The relationship between the military and the media has always been, by turns, contentious and mutually beneficial. From the earliest days of the Civil War, for example, reporters were embedded in Northern units, writing about military campaigns, just as they were in the invasions of Afghanistan in 2001 and Iraq in 2003.
In those cases — and all other wars in between — embedded journalists landed sensational scoops, took iconic photographs at great risk to themselves, and communicated the on-the-ground narrative back to the American public. And for the military’s part, journalistic access showcased transparency and a commitment to a free press.
The American understanding of the Civil War would not have been the same without the photographs of Matthew Brady, Alexander Gardner and Timothy O’Sullivan, and the journalism of William Howard Russell, George Wilkes, John Russell Young and Albert Richardson.
The 1944 invasion of Normandy would not have been understood the same way without the work of Robert Capa. The ghastly toll of World War II would not have been understood as well without the work of Ernie Pyle, whose “The Death of Captain Waskow” is considered the greatest newspaper column in history. That column’s counterpart, Joe Rosenthal’s photo of the Marines raising the flag on Iwo Jima, is perhaps the greatest photograph in history.
The list of examples is virtually infinite. And it’s inevitably true, too, that in all U.S. wars, reporters sometimes ran afoul of military commanders, who imposed restrictions, changed the terms and sometimes expelled journalists.
Now the same old tension is cropping up again in a new American military action, the deployment of troops near the scene of the looming Russian invasion of Ukraine. Journalists, at least so far, are not included in any capacity. In fact, their requests are being blocked, according to Wednesday morning’s Reliable Sources newsletter from CNN.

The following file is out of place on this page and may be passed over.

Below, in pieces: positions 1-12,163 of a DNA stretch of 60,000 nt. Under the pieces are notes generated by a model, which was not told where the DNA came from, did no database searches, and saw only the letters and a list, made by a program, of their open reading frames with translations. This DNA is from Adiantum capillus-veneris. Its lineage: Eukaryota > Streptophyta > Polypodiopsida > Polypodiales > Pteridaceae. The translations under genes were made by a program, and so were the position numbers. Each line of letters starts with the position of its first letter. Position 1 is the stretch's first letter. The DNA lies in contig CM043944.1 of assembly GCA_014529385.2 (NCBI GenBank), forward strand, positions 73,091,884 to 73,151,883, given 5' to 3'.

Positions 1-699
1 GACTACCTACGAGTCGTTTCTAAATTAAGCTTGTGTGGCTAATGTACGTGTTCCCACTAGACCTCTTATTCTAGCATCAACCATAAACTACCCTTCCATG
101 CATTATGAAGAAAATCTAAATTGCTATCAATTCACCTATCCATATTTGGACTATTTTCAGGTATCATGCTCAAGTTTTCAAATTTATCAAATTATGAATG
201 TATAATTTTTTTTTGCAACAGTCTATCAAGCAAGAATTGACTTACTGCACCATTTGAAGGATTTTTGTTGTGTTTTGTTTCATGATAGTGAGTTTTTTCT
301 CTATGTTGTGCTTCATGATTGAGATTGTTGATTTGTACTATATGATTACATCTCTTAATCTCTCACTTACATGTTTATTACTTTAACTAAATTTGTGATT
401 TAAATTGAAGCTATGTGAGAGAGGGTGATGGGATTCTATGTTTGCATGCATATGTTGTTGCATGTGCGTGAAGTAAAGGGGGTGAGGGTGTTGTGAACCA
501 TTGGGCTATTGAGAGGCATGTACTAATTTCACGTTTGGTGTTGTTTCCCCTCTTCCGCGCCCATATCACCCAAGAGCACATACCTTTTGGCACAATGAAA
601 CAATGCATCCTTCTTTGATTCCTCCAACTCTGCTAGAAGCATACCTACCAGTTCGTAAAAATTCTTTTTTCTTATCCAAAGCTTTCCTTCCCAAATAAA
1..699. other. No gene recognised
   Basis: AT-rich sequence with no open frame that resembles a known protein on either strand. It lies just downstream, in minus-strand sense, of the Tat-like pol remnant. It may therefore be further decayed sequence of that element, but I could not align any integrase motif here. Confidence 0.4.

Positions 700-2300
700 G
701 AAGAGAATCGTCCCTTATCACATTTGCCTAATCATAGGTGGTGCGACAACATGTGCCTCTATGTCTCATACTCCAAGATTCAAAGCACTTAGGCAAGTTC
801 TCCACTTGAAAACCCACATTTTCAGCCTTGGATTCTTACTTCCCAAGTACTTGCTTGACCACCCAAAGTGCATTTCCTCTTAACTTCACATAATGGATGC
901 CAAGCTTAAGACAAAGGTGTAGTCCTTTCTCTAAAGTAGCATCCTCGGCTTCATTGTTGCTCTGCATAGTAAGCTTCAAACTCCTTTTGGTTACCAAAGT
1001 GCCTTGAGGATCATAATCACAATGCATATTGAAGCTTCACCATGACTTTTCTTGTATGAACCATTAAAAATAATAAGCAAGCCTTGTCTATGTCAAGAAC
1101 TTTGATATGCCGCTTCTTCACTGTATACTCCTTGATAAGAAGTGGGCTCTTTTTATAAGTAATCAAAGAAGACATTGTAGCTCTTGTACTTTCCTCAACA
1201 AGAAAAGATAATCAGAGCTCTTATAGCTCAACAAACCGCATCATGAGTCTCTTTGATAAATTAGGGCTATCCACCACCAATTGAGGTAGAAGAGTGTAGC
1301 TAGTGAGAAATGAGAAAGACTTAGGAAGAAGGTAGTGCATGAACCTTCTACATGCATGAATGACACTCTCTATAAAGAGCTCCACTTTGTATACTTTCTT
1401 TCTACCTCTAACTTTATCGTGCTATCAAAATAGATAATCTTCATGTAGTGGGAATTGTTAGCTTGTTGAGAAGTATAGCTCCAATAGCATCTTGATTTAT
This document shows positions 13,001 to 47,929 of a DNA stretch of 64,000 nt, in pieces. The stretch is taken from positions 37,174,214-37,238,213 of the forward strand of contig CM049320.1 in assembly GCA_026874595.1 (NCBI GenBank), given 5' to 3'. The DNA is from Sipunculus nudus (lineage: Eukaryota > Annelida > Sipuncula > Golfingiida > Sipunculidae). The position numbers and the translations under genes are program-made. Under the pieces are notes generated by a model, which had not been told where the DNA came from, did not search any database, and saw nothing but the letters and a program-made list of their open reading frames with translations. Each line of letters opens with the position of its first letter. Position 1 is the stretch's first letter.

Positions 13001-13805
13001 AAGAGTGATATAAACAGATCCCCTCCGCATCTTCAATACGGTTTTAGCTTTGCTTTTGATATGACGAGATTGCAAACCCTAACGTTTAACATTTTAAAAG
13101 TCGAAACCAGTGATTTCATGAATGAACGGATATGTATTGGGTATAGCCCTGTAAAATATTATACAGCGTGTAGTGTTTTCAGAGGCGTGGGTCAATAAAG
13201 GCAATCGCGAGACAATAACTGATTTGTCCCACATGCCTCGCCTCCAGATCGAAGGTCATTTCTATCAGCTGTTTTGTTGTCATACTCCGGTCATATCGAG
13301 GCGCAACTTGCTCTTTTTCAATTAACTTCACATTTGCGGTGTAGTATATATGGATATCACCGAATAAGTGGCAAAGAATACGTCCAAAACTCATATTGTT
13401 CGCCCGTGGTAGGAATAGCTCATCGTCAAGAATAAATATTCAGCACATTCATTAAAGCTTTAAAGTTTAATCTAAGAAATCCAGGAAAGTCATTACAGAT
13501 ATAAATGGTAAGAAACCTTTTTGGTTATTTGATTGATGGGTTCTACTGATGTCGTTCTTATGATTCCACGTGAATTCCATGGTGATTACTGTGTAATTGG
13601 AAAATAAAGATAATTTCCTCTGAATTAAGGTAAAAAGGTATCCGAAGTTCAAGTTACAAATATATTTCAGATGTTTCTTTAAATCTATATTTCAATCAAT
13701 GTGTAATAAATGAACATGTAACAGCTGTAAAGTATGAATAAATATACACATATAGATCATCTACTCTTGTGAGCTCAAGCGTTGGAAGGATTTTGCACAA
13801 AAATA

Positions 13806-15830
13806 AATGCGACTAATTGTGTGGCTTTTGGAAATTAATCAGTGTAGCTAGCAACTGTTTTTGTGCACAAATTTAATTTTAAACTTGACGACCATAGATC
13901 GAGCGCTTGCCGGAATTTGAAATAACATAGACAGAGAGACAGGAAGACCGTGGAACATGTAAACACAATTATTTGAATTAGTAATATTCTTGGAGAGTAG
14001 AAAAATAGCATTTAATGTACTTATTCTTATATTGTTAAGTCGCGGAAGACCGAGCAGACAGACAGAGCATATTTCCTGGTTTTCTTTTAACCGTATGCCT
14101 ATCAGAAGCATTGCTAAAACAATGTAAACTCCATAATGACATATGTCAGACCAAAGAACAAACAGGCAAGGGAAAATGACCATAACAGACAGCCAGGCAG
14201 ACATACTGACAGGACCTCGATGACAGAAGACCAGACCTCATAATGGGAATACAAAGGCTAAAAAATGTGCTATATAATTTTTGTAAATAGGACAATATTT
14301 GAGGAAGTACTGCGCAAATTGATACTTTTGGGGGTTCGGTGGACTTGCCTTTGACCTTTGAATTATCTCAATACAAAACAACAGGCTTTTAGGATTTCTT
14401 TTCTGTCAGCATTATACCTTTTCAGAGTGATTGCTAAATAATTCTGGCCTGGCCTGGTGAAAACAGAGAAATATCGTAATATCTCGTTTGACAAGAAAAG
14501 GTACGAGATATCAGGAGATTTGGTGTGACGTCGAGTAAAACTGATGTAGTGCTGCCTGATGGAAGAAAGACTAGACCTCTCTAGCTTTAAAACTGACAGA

But news organizations are ramping up pressure. Reliable Sources obtained a letter from the military-media brands Military.com, the Military Times, and Task & Purpose calling on the Defense Department to allow journalists to embed with U.S. troops deploying to Europe.
The three brands wrote that they “strongly believe" the public has a “right to know how and what their troops are doing and how their tax dollars are spent,” Reliable Sources reported, and they’re circulating the letter among other journalists in hopes of getting other organizations to support them.
This letter comes after the Military Reporters & Editors Association last week formally asked the Pentagon to allow journalists to embed with troops deploying to NATO’s eastern flank.
“By allowing reporters and photographers to show what life is like for U.S. troops on the ground, in the air, and at sea, the Pentagon will allow the American public to understand the responsibilities and sacrifices that both service members and their families make,” the letter stated. “It has been several years since Americans have had such an opportunity to see and hear directly from troops in the field. We at the Military Reporters & Editors Association look forward to working with you to facilitate embeds going forward.”Embeds should be a no-brainer. Not only is it vital frontline reporting on what could turn out to be the largest invasion in Europe since World War II, but it sends the right message by the military to the American public. It’s the least we can expect, considering what the U.S. spends on the military. Spending is now well over $700 billion annually. President Biden proposed $715 billion for the fiscal year 2022, and Congress approved a much higher number of $770 billion.